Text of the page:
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Tuesday, December 20, 2005


It's not just about the code

Richard Akerman makes a great argument (with a diagram!) about why "librarians 2.0 don't need to be coders 2.0." He paraphrases an IBM article on service-oriented design that shows nine different roles as part of any project lifecycle. Sure, application development requires some hefty coding skills. But non-coders could be all over the business and architecture roles:
I just think "coder" represents such a small component of successfully delivering systems that meet your goals - think in wider terms about how to
  1. Capture your goals (Business)
  2. Translate those goals into sets of functions that make sense for the organization (Architecture)
  3. Build systems that meet the business goals while fitting into your architecture (Applications)
His post reminds me of issues that arose during the OLC Futures Initiative. Quoting from the Technology Task Force Report:
The overall consensus of the committee was that, while all services should be examined for improvement by a specific technology, the services should drive the use of technology; technology should not drive the services.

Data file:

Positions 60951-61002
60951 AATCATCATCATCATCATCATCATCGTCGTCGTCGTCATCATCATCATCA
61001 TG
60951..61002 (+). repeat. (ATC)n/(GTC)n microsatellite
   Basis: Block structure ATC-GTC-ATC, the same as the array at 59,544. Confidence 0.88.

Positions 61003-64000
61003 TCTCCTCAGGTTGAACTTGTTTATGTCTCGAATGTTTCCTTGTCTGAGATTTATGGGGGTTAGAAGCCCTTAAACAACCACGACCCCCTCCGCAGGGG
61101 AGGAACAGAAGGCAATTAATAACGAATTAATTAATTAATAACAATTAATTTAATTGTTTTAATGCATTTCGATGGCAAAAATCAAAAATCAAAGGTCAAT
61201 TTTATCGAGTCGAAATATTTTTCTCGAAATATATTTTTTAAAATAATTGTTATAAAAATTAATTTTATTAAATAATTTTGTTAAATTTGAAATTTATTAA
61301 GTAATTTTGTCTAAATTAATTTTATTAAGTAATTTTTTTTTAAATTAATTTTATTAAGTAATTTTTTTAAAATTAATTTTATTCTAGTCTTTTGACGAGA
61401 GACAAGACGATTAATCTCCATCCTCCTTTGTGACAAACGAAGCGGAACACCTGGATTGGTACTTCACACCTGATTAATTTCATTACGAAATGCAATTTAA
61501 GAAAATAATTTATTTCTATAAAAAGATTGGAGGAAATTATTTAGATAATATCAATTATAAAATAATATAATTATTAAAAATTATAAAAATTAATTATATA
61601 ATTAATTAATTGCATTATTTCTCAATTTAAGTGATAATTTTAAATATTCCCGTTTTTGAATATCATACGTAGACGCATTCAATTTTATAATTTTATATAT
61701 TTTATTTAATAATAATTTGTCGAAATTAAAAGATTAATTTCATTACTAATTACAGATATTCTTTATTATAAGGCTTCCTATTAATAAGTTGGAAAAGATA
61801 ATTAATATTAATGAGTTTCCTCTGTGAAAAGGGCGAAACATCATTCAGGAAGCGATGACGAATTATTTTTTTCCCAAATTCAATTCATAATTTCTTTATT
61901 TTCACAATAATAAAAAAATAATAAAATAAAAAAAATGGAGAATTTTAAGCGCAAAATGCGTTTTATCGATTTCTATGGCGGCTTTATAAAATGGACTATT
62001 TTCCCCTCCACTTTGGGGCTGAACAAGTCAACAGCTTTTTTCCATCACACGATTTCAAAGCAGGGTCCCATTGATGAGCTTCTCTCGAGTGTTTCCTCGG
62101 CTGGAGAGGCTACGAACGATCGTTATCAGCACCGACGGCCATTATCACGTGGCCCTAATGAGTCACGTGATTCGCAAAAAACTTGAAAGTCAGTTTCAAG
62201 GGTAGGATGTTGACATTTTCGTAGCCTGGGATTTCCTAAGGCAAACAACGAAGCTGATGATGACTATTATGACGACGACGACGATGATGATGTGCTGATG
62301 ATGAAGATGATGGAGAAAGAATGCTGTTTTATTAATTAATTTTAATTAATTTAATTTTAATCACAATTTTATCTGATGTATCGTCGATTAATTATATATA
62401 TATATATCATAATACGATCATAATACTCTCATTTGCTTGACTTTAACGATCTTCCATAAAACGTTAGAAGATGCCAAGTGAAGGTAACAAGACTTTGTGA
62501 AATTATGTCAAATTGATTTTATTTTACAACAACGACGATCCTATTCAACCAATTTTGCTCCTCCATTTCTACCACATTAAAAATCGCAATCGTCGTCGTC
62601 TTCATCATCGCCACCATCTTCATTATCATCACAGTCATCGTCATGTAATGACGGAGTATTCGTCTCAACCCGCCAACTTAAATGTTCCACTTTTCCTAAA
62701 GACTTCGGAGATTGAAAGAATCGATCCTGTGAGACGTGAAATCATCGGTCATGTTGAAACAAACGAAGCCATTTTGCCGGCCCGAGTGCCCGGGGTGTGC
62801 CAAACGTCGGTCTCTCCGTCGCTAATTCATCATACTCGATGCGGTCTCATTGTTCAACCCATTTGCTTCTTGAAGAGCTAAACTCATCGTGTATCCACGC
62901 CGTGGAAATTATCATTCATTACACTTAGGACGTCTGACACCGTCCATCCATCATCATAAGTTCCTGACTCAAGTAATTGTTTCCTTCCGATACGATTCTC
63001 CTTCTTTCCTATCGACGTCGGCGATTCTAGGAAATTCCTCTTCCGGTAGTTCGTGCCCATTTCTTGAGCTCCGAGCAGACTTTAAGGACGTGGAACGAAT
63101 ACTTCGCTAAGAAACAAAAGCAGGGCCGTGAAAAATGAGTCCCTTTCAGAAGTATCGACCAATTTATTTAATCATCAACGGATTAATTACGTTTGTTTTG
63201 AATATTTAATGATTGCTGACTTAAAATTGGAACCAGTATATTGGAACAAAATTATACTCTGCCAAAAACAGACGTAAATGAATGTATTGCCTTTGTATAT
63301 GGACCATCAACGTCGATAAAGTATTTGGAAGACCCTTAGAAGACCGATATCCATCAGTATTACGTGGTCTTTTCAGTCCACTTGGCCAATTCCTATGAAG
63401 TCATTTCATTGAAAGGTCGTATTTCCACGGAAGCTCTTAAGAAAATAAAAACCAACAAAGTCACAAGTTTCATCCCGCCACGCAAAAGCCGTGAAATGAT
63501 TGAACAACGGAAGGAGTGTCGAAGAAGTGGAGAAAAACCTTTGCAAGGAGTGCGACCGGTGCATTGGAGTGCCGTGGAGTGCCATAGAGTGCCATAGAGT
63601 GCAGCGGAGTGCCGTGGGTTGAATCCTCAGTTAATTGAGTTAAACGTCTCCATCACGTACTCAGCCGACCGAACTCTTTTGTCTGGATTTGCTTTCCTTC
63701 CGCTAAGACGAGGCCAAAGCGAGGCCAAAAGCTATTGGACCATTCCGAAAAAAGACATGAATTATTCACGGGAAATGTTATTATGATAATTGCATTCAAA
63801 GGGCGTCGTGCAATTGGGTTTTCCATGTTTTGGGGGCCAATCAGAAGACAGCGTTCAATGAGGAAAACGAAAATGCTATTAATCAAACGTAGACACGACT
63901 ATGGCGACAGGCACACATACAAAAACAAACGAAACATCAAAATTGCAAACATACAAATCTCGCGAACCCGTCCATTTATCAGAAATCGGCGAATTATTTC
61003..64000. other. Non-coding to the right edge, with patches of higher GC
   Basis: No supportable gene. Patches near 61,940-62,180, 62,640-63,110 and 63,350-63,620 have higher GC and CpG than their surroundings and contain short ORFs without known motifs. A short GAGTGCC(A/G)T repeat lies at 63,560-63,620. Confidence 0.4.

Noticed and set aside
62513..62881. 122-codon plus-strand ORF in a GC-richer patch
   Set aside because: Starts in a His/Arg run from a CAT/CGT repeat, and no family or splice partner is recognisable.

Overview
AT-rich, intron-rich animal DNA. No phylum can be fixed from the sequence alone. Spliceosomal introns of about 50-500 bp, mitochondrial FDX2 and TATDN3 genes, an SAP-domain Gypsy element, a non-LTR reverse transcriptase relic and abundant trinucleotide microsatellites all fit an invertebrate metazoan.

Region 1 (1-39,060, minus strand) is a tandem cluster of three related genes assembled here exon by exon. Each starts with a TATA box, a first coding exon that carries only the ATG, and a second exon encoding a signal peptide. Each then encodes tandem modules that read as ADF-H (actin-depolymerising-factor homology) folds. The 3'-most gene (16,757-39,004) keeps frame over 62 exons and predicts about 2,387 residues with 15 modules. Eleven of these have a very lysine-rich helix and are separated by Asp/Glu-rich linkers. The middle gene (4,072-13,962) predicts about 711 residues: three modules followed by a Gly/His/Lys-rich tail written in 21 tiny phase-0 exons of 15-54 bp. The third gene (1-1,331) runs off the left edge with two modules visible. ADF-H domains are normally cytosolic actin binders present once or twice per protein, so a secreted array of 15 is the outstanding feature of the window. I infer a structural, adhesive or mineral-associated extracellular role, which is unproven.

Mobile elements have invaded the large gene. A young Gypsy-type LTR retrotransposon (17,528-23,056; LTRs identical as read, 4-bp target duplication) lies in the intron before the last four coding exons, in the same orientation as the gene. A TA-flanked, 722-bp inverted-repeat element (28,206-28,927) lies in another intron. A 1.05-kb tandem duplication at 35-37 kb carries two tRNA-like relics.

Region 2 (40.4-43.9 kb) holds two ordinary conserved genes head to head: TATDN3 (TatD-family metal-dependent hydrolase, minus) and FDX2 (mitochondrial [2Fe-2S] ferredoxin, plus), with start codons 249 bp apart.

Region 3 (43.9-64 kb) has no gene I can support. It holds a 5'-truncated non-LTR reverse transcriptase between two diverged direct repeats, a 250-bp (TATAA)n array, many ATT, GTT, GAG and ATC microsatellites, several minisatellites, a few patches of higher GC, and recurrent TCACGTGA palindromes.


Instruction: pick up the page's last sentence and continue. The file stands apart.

Akerman suggests that maybe the reason library development seems so hobbled is that we have a communications gap, not a coding gap. (Still, it wouldn't hurt if more of us knew how to write code, or had the vision to hire staff who can).

Ann Arbor's John Blyberg offers a compelling counter-argument on why it is largely about the code. He characterizes it as a question of resource allocation.

I might argue that AADL isn't a very typical representation of the resources generally available to a public library. But Blyberg has a strong thesis: "In the current L2 landscape, you won’t need a coder to have a good online presence, but you will need one if you want a great online presence."
I'd argue with that thesis. Without a coder AND someone who actually knows web design/development concepts and standards, a library is going to have a pretty awful/useless web presence altogether. I think I've got enough stats to prove that...(see my usability survey at http://www.therightclick.info)
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